Quesnel dog moving along her weight loss journey

Dolly has already lost at least 20 pounds after arriving last October to Crooked Leg Ranch. (Rebecca Dyok photo — Quesnel Cariboo Observer)Dolly has already lost at least 20 pounds after arriving last October to Crooked Leg Ranch. (Rebecca Dyok photo — Quesnel Cariboo Observer)
Crooked Leg Ranch’s Willow Eyford with Dolly. (Rebecca Dyok photo — Quesnel Cariboo Observer)Crooked Leg Ranch’s Willow Eyford with Dolly. (Rebecca Dyok photo — Quesnel Cariboo Observer)
Before losing 20 pounds from her 125-pound frame Dolly’s mobility was extremely limited, and she struggled to breathe. While she still has an estimated 40 more pounds to shed, she is now able to take short walks and climb stairs. (Rebecca Dyok photo — Quesnel Cariboo Observer)Before losing 20 pounds from her 125-pound frame Dolly’s mobility was extremely limited, and she struggled to breathe. While she still has an estimated 40 more pounds to shed, she is now able to take short walks and climb stairs. (Rebecca Dyok photo — Quesnel Cariboo Observer)

At Crooked Leg Ranch near Quesnel, six-year-old dog Dolly hobbled on all fours, happy to be roaming about outside with her furry friends.

It hasn’t been easy for the obese Husky Border Collie mix to get to this point after weighing more than twice the average canine her size at 125 pounds.

A foster family with the animal sanctuary helped her lose some weight beginning in October of 2021.

Through a restricted low-fat diet, Dolly was able to shed some weight and even go up and down a couple of stairs to get into the backyard.

Before then, her mobility was severely limited and she struggled to breathe when laying down.

“They did really great with her, and they got her down with a 20-pound weight loss which is pretty significant,” said Willow Eyford, volunteer at the ranch.

Eyford was taken aback at how overweight Dolly was and described loading Dolly into a truck as a feat in itself.

Dolly became overweight after her previous owner overfed her.

Because Dolly started to no longer get along with her foster family’s small dog, she now spends her day with other rescues at Crooked Leg Ranch, such as Donkey, a donkey from Mission with metabolic disease, Marty, a 700-pound pig who was born paralyzed, and Buster, a friendly dog who has been at the sanctuary for the past eight years after arriving with a zombie-like appearance due to a chronic skin infection.

“She’s so quiet and shy, and she likes to just watch, but she’s done really well, and she is starting to pick up the cues from the other dogs,” Eyford said.

“When they get they get excited, she’s like ‘Ok,

I don’t know what we’re doing, but I’m excited about it too,’—it’s pretty funny.”

While Dolly’s first day at Crooked Leg Ranch was a bit “overwhelming”, she has since settled down.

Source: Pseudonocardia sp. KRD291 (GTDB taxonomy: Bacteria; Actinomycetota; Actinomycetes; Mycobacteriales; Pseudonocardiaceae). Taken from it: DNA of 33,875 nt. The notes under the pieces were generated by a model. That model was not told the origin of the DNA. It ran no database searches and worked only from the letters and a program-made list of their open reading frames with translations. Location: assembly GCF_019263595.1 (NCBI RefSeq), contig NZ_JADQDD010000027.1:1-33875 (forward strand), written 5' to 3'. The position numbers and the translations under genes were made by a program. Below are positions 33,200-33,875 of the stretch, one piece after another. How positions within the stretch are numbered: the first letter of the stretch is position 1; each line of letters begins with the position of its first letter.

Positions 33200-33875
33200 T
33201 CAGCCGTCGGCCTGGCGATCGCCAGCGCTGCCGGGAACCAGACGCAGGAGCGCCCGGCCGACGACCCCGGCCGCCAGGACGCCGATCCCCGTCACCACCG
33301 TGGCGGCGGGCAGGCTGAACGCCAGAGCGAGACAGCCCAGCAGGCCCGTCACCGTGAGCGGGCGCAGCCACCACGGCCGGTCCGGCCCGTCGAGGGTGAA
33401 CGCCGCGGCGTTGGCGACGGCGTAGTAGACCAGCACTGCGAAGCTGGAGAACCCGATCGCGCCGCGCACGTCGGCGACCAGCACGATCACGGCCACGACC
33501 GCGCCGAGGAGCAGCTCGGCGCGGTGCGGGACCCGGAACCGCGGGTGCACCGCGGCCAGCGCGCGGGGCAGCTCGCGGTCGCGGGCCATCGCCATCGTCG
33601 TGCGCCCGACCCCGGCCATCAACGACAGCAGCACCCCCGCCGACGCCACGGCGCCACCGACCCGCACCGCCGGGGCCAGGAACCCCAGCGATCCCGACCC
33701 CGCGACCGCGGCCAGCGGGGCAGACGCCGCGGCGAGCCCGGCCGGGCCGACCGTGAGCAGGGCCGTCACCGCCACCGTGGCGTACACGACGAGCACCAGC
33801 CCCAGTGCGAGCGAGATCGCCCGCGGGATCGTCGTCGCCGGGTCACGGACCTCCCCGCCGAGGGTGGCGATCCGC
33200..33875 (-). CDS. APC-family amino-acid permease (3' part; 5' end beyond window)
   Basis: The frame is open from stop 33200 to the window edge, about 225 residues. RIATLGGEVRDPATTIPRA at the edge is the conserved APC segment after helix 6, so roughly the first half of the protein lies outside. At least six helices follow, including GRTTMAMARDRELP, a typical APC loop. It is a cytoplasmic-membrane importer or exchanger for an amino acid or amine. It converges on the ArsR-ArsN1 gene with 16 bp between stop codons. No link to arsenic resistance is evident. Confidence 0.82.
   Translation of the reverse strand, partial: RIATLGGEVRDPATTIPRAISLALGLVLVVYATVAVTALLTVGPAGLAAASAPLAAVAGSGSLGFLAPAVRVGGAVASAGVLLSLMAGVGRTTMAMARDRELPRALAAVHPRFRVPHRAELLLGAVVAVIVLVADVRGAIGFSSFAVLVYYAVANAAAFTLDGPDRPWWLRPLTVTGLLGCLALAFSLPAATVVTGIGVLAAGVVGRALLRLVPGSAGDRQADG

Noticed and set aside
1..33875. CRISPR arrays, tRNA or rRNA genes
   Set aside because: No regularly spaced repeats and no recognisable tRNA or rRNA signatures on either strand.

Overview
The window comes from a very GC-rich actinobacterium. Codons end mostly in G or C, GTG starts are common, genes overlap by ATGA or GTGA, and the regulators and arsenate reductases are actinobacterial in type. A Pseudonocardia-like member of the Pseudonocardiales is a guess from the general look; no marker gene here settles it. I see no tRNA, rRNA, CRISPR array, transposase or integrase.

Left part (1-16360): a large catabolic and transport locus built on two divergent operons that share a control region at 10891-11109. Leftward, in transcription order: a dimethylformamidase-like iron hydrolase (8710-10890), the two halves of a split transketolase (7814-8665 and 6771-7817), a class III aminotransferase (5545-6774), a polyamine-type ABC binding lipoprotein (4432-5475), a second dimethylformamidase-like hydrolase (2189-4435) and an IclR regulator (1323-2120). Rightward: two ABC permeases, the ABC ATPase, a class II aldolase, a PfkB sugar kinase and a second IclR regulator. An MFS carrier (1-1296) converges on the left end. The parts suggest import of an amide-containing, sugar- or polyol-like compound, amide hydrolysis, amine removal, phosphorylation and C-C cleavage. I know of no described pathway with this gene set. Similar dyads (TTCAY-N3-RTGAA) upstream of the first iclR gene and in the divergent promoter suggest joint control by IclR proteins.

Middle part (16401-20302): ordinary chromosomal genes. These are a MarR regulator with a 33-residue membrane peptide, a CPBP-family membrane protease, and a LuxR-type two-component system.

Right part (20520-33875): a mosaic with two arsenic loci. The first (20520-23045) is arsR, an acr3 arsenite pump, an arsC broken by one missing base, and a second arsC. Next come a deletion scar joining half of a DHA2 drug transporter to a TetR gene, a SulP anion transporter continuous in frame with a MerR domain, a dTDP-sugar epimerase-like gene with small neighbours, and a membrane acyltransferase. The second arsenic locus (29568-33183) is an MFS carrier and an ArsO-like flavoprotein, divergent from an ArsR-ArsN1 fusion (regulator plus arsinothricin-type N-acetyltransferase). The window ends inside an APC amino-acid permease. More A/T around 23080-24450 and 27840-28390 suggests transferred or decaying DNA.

Eyford suspects Dolly’s dislike of the other dogs being rambunctious and playing near her was because she could not previously move or defend herself due to her weight, which left her feeling vulnerable.

“She gets excited when she sees us now in the morning when we come upstairs—she’s like dancing,” Eyford said.

“I think if she physically could, she would jump up on us like you’re here, but she can’t, so she just kind of rolls back and forth.”

Dolly still has at least 40 pounds to lose before reaching a healthy weight.

On Sunday, March 13, Dolly slowly climbed down a relatively long flight of stairs. After she received a small treat with some of her friends who surrounded Eyford, Dolly then happily walked about the sanctuary without a leash, sniffing and taking a few breaks in between.

Read More: VIDEO: Gibbles the 3-legged B.C. goat gets a wheelchair

“You can tell she’s just amazed at the world,” Eyford said, adding Dolly watches closely when they play fetch with the other dogs.

”I think she’s just been so isolated and restricted because of her size, so it’s going to be interesting when she can actually move normally what her personality is going to be like.”

Like Dolly’s newfound friends, Crooked Leg Ranch provides care to displaced and special needs pets and farm animals Eyford describes requiring a bit more care and time to get them to the point of optimal well-being and potentially being adopted out.

She was surprised Dolly arrived without skin problems related to obesity and said her existing health conditions remain unclear.

Many pet owners commonly make the association food is love and will compensate walking or other activities with treats.

“Dolly is definitely going to have arthritis when she gets older, and what damage has been done to her organs we don’t know yet,” Eyford said.

“Obese pets are a major problem, and you’re shortening the life of your pet.”

Read More: HOMETOWN HEROES: Jolly in red for Quesnel animal fundraiser

Do you have something to add to this story, or something else we should report on? Email: rebecca.dyok@quesnelobserver.com



Like us on Facebook and follow us on Twitter.

AnimalsQuesnel

We are experiencing technical difficulties with our commenting platform and hope to be up and running again soon. In the meantime, you can still send us your thoughts on Facebook or Twitter, or submit a letter to the editor.